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Staub v. Proctor Hospital

U.S. Supreme Court Rules That Employers Can Be Liable for "Cat's-Paw" Discrimination

The Court held a hospital liable for discriminating against Mr. Staub, even though the supervisor who fired him had no intent to discriminate, but acted based on false advice from supervisors with biased intent.


Congress intended the Uniformed Services Employment and Reemployment Act (USERRA) to protect soldiers and reservists against discharge, demotion and other adverse employment decisions because of their military status. By ensuring that military service does not interfere with non-military employment, Congress sought to encourage non-career military service. Once an employee shows military status was a motivating factor in his or her employer's adverse conduct, under USERRA, to avoid liability for discrimination, the employer must show it would have taken the adverse action anyway.
Vincent Staub, a hospital technician, lost his job after disputes with immediate supervisors over time he took off to fulfill Army Reserve duties. His employer argued that Staub was terminated by a third supervisor who did her own investigation of Staub's record and had no anti-military bias.

Staub argued that the third supervisor considered his immediate boss' bias and unfair comments, that these tainted the supposed "independent" investigation, and that even if other reasons existed for terminating him, his reserve status was "a motivating factor" rendering the hospital liable. A jury agreed, awarding almost $60,000 in damages. But an appeals court ruled that an employer only can be held liable for an innocent decision maker's action if that person was clearly manipulated by a biased employee. If the final decision maker undertook an unbiased, independent investigation, and relied on it to reach a decision, the employer was not responsible.

Staub v. Proctor Hospital
implicates the so-called "cat's-paw" theory, based on a fable about a monkey who persuaded a cat to pull chestnuts out of a fire; the monkey got the nuts and the cat got a burned paw. A "cat's-paw" case is one in which an employer's agent (the monkey) allegedly uses another (the cat) to accomplish his or her own (discriminatory) purposes.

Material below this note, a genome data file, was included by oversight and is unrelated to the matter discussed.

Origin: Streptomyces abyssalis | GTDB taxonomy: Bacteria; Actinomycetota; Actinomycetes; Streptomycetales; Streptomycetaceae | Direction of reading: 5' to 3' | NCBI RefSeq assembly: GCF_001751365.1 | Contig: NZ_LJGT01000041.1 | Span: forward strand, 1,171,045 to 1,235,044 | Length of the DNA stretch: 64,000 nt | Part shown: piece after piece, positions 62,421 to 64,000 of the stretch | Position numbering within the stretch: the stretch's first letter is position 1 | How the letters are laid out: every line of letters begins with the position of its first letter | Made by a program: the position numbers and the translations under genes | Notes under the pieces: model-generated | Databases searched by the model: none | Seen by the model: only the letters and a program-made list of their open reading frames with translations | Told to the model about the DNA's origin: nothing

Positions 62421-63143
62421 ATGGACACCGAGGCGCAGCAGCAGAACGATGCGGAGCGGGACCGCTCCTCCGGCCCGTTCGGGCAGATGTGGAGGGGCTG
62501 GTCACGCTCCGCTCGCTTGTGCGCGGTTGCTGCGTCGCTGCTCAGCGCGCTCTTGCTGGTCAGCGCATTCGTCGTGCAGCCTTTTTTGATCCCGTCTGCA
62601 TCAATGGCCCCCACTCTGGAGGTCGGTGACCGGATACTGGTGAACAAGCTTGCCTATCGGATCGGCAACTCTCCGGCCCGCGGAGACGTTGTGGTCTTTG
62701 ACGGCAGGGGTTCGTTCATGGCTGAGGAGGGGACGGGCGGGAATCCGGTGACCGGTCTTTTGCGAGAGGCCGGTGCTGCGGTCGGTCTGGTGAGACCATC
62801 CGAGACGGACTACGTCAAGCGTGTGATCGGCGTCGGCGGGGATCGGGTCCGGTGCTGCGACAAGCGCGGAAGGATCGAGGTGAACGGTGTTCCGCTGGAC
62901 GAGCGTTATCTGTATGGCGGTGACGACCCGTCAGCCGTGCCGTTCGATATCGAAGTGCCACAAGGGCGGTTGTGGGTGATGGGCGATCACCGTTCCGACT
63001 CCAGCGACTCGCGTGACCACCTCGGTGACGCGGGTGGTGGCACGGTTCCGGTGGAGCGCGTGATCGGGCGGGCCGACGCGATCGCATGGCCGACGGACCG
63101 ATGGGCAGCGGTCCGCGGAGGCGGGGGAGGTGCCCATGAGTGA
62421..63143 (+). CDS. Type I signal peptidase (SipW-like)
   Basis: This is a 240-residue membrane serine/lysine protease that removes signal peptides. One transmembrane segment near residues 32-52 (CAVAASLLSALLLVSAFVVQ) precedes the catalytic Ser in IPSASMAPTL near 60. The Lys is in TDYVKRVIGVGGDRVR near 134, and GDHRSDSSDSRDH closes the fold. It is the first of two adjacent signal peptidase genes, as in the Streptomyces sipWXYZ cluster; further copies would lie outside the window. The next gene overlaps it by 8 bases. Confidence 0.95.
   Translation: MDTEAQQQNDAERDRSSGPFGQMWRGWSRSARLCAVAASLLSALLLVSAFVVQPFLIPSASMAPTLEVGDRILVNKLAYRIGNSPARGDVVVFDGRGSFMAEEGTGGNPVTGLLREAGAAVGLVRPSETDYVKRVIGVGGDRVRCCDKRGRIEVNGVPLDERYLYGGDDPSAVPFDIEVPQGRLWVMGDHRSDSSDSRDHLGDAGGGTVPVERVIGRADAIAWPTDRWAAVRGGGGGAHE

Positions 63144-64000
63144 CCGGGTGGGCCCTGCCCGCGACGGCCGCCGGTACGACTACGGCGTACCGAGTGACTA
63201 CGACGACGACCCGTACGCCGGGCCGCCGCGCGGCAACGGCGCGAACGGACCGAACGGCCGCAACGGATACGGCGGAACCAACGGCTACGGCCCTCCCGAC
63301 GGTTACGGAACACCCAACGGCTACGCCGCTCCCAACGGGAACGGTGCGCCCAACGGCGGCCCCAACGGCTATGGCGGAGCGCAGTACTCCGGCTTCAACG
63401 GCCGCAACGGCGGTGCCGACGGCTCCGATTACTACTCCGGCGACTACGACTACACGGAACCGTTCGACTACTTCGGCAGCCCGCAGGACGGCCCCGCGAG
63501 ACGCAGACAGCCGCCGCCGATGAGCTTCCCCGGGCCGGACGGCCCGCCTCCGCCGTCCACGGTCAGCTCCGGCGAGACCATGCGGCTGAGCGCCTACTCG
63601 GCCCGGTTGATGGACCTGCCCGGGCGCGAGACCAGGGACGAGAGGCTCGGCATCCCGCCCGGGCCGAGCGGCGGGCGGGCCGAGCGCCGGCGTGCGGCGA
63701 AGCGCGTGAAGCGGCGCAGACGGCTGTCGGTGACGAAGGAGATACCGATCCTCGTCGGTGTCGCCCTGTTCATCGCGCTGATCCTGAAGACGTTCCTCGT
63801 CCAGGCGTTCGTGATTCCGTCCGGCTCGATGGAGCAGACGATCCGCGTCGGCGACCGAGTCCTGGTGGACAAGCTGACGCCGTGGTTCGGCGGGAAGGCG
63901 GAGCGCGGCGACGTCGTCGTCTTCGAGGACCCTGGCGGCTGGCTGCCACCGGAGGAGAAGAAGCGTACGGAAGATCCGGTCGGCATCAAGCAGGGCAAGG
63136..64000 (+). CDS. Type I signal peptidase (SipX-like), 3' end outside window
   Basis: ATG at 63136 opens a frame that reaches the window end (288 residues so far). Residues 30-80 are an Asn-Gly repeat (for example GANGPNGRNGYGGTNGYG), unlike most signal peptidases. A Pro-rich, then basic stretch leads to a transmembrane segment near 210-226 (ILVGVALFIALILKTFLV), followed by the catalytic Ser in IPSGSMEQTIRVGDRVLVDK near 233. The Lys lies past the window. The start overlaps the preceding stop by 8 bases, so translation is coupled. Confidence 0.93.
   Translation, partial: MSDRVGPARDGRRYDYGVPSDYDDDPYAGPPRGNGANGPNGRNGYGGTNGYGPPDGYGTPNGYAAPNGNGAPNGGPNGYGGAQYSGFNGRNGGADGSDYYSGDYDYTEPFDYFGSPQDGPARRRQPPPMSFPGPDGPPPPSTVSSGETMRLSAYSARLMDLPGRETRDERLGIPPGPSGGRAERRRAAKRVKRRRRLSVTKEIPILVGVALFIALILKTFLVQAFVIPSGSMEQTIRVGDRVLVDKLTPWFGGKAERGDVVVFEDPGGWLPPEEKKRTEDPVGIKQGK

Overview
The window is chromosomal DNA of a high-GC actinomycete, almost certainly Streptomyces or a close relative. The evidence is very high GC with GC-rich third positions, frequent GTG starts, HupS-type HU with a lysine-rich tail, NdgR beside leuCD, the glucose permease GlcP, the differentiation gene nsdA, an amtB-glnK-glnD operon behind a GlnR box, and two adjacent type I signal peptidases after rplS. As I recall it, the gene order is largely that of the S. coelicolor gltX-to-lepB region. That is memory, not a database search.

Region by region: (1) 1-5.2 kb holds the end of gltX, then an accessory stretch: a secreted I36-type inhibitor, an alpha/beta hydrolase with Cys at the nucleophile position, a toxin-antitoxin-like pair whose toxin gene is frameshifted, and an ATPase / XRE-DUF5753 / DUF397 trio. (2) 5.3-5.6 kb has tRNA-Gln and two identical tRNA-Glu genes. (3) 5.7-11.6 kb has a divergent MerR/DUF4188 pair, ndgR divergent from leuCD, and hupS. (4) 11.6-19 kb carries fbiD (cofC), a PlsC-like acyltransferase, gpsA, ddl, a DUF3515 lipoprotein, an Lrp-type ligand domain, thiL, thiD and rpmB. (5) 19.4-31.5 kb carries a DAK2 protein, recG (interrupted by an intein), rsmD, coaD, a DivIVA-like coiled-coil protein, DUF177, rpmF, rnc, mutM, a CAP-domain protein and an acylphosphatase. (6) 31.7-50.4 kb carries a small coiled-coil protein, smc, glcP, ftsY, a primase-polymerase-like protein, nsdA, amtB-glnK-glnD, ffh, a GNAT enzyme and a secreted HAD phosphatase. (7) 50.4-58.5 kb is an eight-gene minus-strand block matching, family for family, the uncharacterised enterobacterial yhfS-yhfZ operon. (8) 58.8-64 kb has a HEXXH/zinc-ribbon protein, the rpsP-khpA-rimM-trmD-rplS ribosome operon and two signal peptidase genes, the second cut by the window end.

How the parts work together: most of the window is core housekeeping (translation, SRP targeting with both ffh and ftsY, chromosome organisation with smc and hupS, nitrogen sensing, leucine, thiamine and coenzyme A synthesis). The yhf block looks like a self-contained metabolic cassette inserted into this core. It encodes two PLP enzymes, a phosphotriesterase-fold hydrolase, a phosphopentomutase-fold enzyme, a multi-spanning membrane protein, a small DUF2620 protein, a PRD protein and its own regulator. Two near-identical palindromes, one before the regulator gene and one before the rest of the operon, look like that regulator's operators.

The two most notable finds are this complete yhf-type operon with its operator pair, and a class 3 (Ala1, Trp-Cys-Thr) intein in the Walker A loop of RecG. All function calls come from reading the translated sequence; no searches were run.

AARP's brief, filed by AARP Foundation Litigation attorneys, argued that allowing Staub's employer to evade responsibility would undermine the purposes of USERRA. The Supreme Court agreed: "If a supervisor performs an act motivated by antimilitary animus that is intended by the supervisor to cause an adverse employment action, and if that act [even carried out by an innocent third party] is a proximate cause of the ultimate employment action, then the employer is liable under USERRA."

What's at Stake

This case, under a relatively obscure law, is important because USERRA tracks other laws affecting older workers. Employers often make decisions involving multiple levels of supervisors and if only the "final" decision maker's intent matters many cases of serious bias would be lost.

Status of the Case

Staub v. Proctor Hospital
returns to the U.S. Court of Appeals for the Seventh Circuit for consideration whether a new jury trial is required with new jury instructions that comport with this decision or if the earlier jury award should be affirmed.

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